A random walk on a graph G has anomalous diffusion if the mean square deviation after n steps is sublinear in n. Systems that have, or are expected to have, anomalous diffusion include some regular exact fractals, and random graphs at their critical point. I will discuss these, and in particular what we know about diffusion on critical percolation, the uniform spanning tree, and random planar triangulations.

Repurposing a Spy Telescope for Studying Dark Energy and Exoplanets

Speaker: 
David Spergel (Princeton/CCA)
Event Date and Time: 
Thu, 2017-10-12 16:00 - 17:00
Location: 
Hennings 201
Intended Audience: 
Undergraduate

In 2025, NASA (hopefully with CSA as a partner) plans to launch WFIRST, the Wide Field Infrared Survey Telescope.  WFIRST is a 2.4-meter telescope with more than a 100 times the field of view of the Hubble Space Telescope.  WFIRST will fly with a wide field camera and a coronagraph.   The wide field camera is poised to make significant contributions to our understanding of dark energy and to carry out a diverse program of astrophysics.  The coronagraph should be able to obtain contrast ratios 1000x better than those previously achieved from space and characteriz

Lepton Universality violation, a promising approach towards new physics beyond the Standard Model

Speaker: 
Guy Wormser (LAL, Orsay)
Event Date and Time: 
Thu, 2017-09-28 16:00 - 17:00
Location: 
Hennings 201
Local Contact: 
Janis McKenna
Intended Audience: 
Undergraduate

The Standard Model of particle physics, one of the most remarkable theoretical construction of the XX century, has a very precise prediction power for all man-made experiments using accelerators. Although it is almost certain, for reasons that will be explained in this talk, that the SM is not the final theory, it resists up to now to all attempts to discover any deviation from its predictions that could show  the path towards a more complete theory.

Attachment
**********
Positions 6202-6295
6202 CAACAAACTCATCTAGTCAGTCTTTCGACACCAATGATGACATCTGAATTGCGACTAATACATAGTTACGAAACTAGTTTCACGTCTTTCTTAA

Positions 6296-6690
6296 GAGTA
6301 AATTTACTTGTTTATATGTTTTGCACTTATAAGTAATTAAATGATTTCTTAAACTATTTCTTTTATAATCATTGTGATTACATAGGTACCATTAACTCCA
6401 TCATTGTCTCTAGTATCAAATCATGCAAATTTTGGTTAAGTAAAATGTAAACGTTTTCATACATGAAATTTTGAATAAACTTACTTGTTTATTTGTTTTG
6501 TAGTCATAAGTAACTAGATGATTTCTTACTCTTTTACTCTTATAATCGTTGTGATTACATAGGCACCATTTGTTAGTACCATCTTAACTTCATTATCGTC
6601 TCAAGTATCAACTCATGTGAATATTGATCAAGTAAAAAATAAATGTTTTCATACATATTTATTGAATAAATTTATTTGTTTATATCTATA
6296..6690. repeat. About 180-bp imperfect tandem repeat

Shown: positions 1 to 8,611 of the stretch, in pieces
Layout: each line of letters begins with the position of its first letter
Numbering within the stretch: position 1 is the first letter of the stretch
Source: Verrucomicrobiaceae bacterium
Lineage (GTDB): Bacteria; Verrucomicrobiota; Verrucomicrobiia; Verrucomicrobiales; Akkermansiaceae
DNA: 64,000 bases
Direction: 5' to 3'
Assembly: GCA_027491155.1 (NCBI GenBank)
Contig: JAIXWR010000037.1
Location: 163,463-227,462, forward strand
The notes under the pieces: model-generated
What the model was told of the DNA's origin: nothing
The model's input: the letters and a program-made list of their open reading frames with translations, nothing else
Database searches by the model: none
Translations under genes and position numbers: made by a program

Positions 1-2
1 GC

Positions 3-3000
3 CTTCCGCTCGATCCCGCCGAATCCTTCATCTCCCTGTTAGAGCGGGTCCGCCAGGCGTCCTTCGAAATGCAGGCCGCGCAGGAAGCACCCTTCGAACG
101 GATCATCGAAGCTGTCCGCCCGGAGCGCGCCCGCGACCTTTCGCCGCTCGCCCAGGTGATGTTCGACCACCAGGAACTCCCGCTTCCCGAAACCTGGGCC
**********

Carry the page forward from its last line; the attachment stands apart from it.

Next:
A Capella Science: This is not a lecture!

Speaker: 
Tim Blais
Event Date and Time: 
Thu, 2017-04-06 19:00 - 20:30
Location: 
Woodward IRC 2
Local Contact: 
Douglas Scott
Intended Audience: 
Public

This isn't really part of the normal colloquium series, but a special end of term event in the evening of the last day of classes!  Tim Blais is an ex-graduate student in theoretical physics who has become a populariser of science.  His first "A Capella Science" video, "Rolling in the Higgs" has 800,000 Youtube hits and his most popular, "Bohemian Gravity", has about 3 million.  You can find 20 or so other videos by him on the A Capella Science Youtube Channel.  Bring family and friends to what will be a combination of science and entertainment!

Twisted: New Photonic Materials Inspired by Nature

Speaker: 
Mark MacLachlan (UBC Chemistry)
Event Date and Time: 
Thu, 2017-03-09 16:00 - 17:00
Location: 
Hennings 201
Local Contact: 
Douglas Scott

3-minute thesis talks

Speaker: 
Graduate students
Event Date and Time: 
Thu, 2017-03-02 16:00 - 17:00
Location: 
Hennings 201
Local Contact: 
Janis McKenna

This will be our Department's round of the annual "3MT" competition.  Several of our graduate students will try to motivate and summarise their research projects within the constraints of a 3-minute-long presentation using a single slide.  Come and support them!